We need not decide definitely, however, which subsection applies, for the district court possesses adequate power under Rule 62 to require a bond that will "protect an enforceable judgment" in favor of its winner, Redding & Co. v. Russwine Construction Corp., 417 F.2d 721, 727 (D.C.Cir.1969), and protect the winner from any subsequent harm suffered through appellate delay, whether or not the judgment is monetary in nature. Federal Prescription Service, Inc. v. American Pharmaceutical Association, 636 F.2d 755, 760 (D.C.Cir.1980); Poplar Grove Planting and Refining Co., Inc. v. Bache Halsey Stuart, Inc., 600 F.2d 1189, 1190-91 (5th Cir.1979); Cappaert Enterprises v. Citizens and Southern International Bank of New Orleans, supra. Cf. Matter of Theatre Holding Corp., 22 B.R. 884, 885 (Bankr.S.D.N.Y.1982) (bond for nonmonetary judgment under bankruptcy rules). The issue here is not one of the court's power to act; it is one of interpreting the court's action. What were the conditions of the stay that the court originally ordered? To be more specific, what were the bond forfeiture conditions? And, since the district court simply ratified the agreement of the parties, the issue is what terms of forfeiture the parties intended. See Aviation Credit Corporation v. Conner Air Lines, Inc., 307 F.2d 685, 688 (5th Cir.1962), cert. denied, 371 U.S. 954, 83 S.Ct. 510, 9 L.Ed.2d 501 (1962) (extent of liability under supersedeas bond to be determined in accordance with real or presumed intention of parties).


Appellant argues that the only purpose of the bond was to compensate the Department for the actual harm it suffered through appeal. In fact, appellant argued to the district court that the bond was in reality one for appellate costs under Fed.R.App.P. 7 (Bond for Costs on Appeal in Civil Cases). It says that the harm suffered by not being able to suspend appellant has no monetary equivalent; since the program has ended, suspension is now beside the point. And, the district court agreed that the Department "has not suffered monetary setback."


On the other hand, the delay, by preventing punishment where warranted, interferes at least in a general way, with the 'deterrence' objective of the Department's law enforcement programs. The district court specifically found that the parties intended the $12,500 to represent the abstract value of the suspension judgment to the Department and to be forfeited should the program terminate before the appeal was decided. There is evidence in support of that conclusion.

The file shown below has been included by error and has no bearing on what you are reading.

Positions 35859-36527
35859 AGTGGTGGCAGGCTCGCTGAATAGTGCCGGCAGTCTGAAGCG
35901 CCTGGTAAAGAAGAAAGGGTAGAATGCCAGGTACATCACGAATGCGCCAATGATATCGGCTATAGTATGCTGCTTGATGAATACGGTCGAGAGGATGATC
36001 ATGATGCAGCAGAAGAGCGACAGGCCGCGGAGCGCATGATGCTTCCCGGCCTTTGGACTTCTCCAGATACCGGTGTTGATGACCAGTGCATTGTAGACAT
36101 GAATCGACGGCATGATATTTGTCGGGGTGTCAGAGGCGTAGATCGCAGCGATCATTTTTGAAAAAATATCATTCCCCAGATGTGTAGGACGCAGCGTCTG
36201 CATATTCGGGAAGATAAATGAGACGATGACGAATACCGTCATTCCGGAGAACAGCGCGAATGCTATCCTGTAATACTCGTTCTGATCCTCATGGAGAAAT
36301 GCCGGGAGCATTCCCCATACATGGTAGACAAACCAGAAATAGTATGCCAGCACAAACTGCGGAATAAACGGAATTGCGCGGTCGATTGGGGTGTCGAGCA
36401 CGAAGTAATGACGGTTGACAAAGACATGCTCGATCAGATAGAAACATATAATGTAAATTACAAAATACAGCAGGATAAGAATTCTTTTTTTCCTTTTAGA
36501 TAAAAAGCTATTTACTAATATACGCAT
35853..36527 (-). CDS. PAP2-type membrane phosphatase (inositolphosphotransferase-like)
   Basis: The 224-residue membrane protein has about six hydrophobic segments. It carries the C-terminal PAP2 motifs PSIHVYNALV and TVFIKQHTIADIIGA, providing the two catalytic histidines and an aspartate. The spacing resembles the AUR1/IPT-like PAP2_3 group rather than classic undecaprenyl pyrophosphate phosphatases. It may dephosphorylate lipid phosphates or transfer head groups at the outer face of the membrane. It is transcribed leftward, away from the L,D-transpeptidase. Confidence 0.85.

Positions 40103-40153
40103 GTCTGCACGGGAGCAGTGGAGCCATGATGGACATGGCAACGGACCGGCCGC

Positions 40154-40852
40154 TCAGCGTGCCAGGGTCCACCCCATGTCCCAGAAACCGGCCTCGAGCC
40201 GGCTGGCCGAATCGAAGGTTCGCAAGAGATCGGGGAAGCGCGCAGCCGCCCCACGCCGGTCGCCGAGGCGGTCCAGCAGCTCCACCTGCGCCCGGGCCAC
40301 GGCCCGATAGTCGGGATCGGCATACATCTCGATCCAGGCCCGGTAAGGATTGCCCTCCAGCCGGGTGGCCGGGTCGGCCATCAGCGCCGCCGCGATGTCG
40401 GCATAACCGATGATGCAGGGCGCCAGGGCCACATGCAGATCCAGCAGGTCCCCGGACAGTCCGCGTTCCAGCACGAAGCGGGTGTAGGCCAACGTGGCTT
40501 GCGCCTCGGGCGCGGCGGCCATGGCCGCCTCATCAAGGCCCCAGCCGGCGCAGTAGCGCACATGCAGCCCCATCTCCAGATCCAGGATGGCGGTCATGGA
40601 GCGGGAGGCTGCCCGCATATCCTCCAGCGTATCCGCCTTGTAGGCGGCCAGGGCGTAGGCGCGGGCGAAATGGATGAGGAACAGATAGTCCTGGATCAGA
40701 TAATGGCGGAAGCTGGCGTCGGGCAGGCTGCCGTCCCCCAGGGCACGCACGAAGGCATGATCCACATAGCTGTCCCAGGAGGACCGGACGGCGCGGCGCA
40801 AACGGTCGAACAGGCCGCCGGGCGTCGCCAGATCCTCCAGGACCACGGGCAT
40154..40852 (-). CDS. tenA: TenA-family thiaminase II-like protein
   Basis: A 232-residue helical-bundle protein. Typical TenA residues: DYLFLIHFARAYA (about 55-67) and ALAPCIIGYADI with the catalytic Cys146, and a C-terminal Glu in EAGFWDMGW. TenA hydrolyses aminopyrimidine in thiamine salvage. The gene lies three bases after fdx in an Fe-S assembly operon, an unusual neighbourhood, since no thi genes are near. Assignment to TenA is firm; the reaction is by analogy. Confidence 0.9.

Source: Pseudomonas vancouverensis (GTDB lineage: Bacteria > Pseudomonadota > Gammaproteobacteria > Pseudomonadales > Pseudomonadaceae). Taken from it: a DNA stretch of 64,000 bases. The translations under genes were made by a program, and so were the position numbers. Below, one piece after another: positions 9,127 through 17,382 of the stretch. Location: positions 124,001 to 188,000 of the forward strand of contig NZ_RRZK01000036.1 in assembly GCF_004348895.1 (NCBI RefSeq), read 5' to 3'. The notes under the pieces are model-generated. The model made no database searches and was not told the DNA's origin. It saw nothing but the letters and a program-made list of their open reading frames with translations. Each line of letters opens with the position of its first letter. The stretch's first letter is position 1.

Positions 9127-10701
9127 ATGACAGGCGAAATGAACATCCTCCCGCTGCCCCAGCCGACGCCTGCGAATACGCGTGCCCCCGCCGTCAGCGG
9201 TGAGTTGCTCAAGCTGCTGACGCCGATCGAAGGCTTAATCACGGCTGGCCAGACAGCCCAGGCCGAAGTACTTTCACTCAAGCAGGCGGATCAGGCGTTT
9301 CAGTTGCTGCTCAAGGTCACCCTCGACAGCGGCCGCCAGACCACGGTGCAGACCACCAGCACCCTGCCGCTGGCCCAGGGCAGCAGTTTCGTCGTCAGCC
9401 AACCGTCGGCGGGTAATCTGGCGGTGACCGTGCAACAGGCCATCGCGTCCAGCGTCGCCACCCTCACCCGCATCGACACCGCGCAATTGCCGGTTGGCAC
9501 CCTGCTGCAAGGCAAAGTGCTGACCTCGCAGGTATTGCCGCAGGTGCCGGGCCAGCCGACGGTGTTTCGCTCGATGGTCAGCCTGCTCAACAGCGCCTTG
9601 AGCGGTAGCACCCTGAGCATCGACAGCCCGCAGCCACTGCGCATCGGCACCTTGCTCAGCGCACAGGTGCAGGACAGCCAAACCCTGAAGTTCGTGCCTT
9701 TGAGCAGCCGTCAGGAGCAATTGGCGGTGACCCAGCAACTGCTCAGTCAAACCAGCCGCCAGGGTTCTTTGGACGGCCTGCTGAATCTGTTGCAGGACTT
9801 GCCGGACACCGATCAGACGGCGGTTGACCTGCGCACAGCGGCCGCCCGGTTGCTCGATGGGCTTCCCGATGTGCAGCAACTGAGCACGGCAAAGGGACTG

For one thing, the parties' joint stipulation for a stay used the term "supersedeas bond." The term "supersedeas bond" traditionally describes a bond designed to secure the value of the judgment, not a bond that simply secures costs on appeal. Former Fed.R.Civ.P. 73(d), for example, described a supersedeas bond as one


conditioned for the satisfaction of the judgment in full together with costs, interest, and damages for delay ... as the appellate court may adjudge and award.


For another thing, the parties knew before the appeal that termination of the food stamp program was likely. Further, the Department filed an affidavit stating in some detail how the $12,500 figure was arrived at, namely, by calculating the sort of monetary penalty that the Department believed equivalent to the two-month suspension. Although the affidavit does not state that appellant was aware of this calculation, appellant does not deny awareness. Instead, it argues that the "parol evidence rule" bars the affidavit (a fallacious argument, since the affidavit is being used to explain the written agreement, not to contradict it, Porto Rico Gas & Coke Co. v. Frank Rullan & Associates, 189 F.2d 397, 405 (1st Cir.1951), citing Sarria v. Alvarez & Co., 38 P.R.R. 813, 827 (1928)). Finally, appellant did not seek a hearing or seek to adduce any additional evidence designed to show that it did not understand that the full $12,500 was to be forfeited.


Although this evidence supporting the district court's finding is not overwhelmingly strong, we believe it an adequate basis for a lower court, familiar with the controversy, to conclude that the parties intended the forfeiture that was enforced to be a condition of the stay that the court allowed. The judgment of the district court is therefore




Of the Second Circuit, sitting by designation